The crucial bit here, though, is that the Kumbh Mela, the Chinese years and indeed, the Indian years (which is the ultimate reason why the Kumbh Mela does this 12-year cycle), follow a 12-year pattern, possibly inspired by the time Jupiter takes to travel around the Sun. So the Year of the Snake comes every 12 years, just as the Kumbh Mela does.
posted by the cydonian at 8:31 AM on March 9, 2013 [1 favorite]


possibly inspired by the time Jupiter takes to travel around the Sun.

I know Jupiter is a bright star, and it does odd things with the moon and other stars that appear to make it notable, but does it stand out that much that primitive peoples would have based their calenders around it?
posted by Mezentian at 8:37 AM on March 9, 2013


take me to the river
posted by pandrus at 8:37 AM on March 9, 2013 [1 favorite]


primitive peoples

Let's start over, mezentian, we're talking about China and India. Even 3000 years ago, they weren't primitive in their astronomy nor their science. If anything, I sometimes wonder if we're the primitives in their eyes...
posted by infini at 8:50 AM on March 9, 2013


Yes, I was pondering my use of that term.
"Ancient civilizations" might have been a better one to use.
posted by Mezentian at 8:52 AM on March 9, 2013


I know Jupiter is a bright star, and it does odd things with the moon and other stars that appear to make it notable, but does it stand out that much that primitive peoples would have based their calenders around it?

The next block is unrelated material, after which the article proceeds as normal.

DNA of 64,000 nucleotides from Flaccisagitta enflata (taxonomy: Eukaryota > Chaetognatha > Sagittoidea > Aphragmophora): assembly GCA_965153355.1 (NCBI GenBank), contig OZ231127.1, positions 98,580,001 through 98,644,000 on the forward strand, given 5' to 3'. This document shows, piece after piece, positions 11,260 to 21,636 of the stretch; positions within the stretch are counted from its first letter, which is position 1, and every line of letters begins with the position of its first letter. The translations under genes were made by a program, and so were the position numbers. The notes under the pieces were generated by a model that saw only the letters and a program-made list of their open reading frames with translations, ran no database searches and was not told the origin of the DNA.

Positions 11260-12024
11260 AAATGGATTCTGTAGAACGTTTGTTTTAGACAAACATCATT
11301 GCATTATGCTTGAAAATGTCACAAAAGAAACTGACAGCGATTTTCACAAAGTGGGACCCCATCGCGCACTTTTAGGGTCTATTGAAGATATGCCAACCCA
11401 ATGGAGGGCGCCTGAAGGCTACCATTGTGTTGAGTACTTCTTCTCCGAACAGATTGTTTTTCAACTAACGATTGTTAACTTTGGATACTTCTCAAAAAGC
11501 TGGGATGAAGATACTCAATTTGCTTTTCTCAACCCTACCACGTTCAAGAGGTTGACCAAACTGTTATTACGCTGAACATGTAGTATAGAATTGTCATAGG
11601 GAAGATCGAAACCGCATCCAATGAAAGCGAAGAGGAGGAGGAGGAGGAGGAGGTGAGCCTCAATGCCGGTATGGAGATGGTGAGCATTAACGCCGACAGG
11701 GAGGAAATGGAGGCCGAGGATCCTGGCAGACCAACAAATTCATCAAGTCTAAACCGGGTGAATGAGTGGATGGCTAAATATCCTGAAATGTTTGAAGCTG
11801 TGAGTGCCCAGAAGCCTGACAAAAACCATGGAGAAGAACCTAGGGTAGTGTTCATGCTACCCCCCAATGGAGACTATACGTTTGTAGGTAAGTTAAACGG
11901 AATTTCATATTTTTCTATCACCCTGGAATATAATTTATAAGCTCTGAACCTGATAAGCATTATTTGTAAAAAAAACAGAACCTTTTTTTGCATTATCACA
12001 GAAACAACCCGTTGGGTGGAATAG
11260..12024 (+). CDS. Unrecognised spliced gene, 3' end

The moon is what the calendar is based on here. (The sun is what is used in other parts of India, but that's a different tale) Jupiter is what sets of years are based on. Other primitive people elsewhere used a set of seven celestial bodies visible to their naked eye to wrap their work-schedules around. It's not that extra-ordinary.
posted by the cydonian at 9:20 AM on March 9, 2013


The making of a mahant: a journey through the Kumbh Mela festival
This weekend, Hinduism’s greatest gathering draws to a close. James Mallinson, a Sanskrit scholar, and his friend, the actor Dominic West, joined the millions who converged to bathe in the Ganges

reads like its still the 60s, tantric sex! yogis! ashes! tsk FT
posted by infini at 9:21 AM on March 9, 2013 [1 favorite]


Other primitive people elsewhere used a set of seven celestial bodies visible to their naked eye to wrap their work-schedules around

If it weren't for my complete awful maths ability I'd have made a great astronomer.

I suppose when I look up at the sky I see the Southern Cross and the Big Dipper, the moon and Venus, and Sirius, and I get overwhelmed by the fact I can see so many starts and navigate my way despite the light pollution, which I guess makes a bit of a difference. I can still remember the first time I saw the Milky Way straight. My god, so many stars.

But I can program a VCR. So, there's that.

, and his friend, the actor Dominic West,

Star Wars: Episode I - The Phantom Menace's Palace Guard among other roles.
posted by Mezentian at 9:32 AM on March 9, 2013


Here are a few pictures and another blog from an Indian perspective. Also mapping the Mela.
posted by adamvasco at 10:32 AM on March 9, 2013 [1 favorite]


Good lord! That political website... ironic that its also the first blogger's favourite. The Cydonian, what do you think of this niticentral stuff? Have heard nobody knows who the founder is and its supposed to based in the US...
posted by infini at 10:44 AM on March 9, 2013


Now which lord would that be infini? and who is Niti Central ( I only posted for thr the pics).
posted by adamvasco at 11:15 AM on March 9, 2013


I had made this short video when I had visited on Mauni Amavasya day on Feb 10th. An estimated 30 million people took bath that day. The phrase a sea of humanity took a whole new meaning that day!
posted by manny_calavera at 11:22 AM on March 9, 2013 [1 favorite]